Sometimes, to determine what makes a good lawsuit, it’s instructive to look at frivolous lawsuits. Frivolous lawsuits sometimes illustrate instances that represent common misconceptions about what negligence is and what a defendant might be responsible for.
Some media outlets like to cynically refer to lawsuits as frivolous. A famous one involves a woman who went to McDonald’s in 1992 and ended up suffering third-degree burns because the coffee she bought was so hot. This is a lawsuit frequently characterized as being frivolous. Was it? The court found that McDonald’s was liable for $2.7 million in punitive damages and $160,000 in compensatory damages. Third-degree burns on your legs are nothing to scoff at. Not being warned that coffee is hot enough to burn you that badly is also nothing to scoff at. Frivolous? Hardly.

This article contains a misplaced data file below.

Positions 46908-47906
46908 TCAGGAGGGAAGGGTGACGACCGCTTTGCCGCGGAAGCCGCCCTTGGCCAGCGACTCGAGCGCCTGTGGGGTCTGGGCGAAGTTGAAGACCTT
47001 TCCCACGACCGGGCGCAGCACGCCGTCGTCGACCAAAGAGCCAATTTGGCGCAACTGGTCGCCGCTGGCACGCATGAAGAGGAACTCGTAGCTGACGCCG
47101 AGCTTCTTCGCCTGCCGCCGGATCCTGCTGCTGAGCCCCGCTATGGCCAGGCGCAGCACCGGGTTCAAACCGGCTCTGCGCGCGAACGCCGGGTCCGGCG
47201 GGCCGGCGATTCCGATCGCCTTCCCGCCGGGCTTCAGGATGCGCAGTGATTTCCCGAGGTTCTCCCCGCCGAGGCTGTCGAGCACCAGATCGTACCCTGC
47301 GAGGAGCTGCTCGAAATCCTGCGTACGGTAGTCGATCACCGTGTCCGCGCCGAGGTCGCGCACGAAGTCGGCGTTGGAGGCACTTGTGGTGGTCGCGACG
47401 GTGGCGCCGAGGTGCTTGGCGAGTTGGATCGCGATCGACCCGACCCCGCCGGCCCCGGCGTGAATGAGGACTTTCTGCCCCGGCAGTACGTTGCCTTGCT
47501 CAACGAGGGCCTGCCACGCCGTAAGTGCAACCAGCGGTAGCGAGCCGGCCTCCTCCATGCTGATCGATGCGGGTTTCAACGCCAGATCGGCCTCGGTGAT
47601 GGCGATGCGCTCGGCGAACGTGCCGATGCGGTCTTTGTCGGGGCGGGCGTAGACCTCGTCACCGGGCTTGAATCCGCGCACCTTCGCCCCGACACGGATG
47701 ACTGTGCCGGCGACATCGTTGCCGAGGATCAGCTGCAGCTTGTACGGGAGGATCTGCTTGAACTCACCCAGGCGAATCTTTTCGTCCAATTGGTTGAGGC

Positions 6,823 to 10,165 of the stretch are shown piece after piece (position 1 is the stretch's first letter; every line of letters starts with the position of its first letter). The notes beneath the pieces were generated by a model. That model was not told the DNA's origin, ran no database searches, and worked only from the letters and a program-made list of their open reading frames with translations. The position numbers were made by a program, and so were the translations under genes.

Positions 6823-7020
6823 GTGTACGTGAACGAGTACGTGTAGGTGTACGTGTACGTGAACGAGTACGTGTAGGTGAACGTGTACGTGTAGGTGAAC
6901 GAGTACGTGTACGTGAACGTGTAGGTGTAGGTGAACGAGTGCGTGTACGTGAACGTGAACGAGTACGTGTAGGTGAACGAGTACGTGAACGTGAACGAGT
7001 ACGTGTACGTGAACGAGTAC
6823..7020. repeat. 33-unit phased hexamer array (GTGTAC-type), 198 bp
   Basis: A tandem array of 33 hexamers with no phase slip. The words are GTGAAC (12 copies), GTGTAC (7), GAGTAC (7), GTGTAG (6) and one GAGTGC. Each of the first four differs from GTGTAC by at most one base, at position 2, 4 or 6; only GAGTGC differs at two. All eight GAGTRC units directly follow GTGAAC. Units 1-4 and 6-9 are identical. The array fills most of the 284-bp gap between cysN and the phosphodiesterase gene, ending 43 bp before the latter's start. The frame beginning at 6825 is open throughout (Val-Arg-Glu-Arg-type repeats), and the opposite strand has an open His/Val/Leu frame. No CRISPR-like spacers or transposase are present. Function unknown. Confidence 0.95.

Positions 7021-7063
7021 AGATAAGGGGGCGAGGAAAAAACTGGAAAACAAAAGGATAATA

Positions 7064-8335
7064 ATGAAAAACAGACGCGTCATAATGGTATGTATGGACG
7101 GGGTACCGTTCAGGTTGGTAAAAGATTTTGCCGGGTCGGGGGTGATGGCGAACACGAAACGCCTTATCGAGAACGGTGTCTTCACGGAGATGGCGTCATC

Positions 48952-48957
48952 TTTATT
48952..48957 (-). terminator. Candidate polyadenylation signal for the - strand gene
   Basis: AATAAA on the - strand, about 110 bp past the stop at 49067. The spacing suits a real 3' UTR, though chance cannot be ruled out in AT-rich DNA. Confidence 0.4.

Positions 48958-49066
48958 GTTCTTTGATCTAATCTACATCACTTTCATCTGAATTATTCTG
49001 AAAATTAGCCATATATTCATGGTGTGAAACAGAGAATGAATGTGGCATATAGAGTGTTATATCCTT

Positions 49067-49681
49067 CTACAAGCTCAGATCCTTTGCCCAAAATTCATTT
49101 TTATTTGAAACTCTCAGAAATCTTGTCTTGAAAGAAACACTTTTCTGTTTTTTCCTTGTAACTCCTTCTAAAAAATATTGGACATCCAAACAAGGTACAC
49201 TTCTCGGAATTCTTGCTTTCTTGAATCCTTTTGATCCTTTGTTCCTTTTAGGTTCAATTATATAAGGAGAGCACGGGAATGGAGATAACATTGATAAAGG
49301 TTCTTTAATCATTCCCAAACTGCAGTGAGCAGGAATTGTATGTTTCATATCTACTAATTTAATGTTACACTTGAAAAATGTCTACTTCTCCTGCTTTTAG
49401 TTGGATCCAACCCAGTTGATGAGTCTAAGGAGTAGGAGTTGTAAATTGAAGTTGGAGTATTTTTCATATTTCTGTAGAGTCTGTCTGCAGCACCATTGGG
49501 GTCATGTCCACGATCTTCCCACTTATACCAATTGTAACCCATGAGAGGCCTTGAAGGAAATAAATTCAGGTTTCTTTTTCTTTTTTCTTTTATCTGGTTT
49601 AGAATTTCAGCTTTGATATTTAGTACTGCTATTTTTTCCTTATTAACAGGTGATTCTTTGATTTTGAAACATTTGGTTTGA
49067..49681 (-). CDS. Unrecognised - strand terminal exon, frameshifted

Another lawsuit mentioned in LegalZoom.com regards a man who tried to get a cookie manufacturer to stop manufacturing their cookies because they contained trans fats. It became a media sensation and was quickly dropped. Was this lawsuit frivolous? It got dropped and there are good reasons to believe that, in fact, it was frivolous. After all, nobody was failing to inform anyone what was in the cookies, the opposite of the McDonald’s case, in which the woman had no reason to believe that the coffee would be so blazing hot.
Good lawsuits are ones where it can be established that a party was negligent and that that negligence led to real harm that could have otherwise been avoided. Frivolous lawsuits tend to lack this. A lawyer will let you know whether yours is valid or not.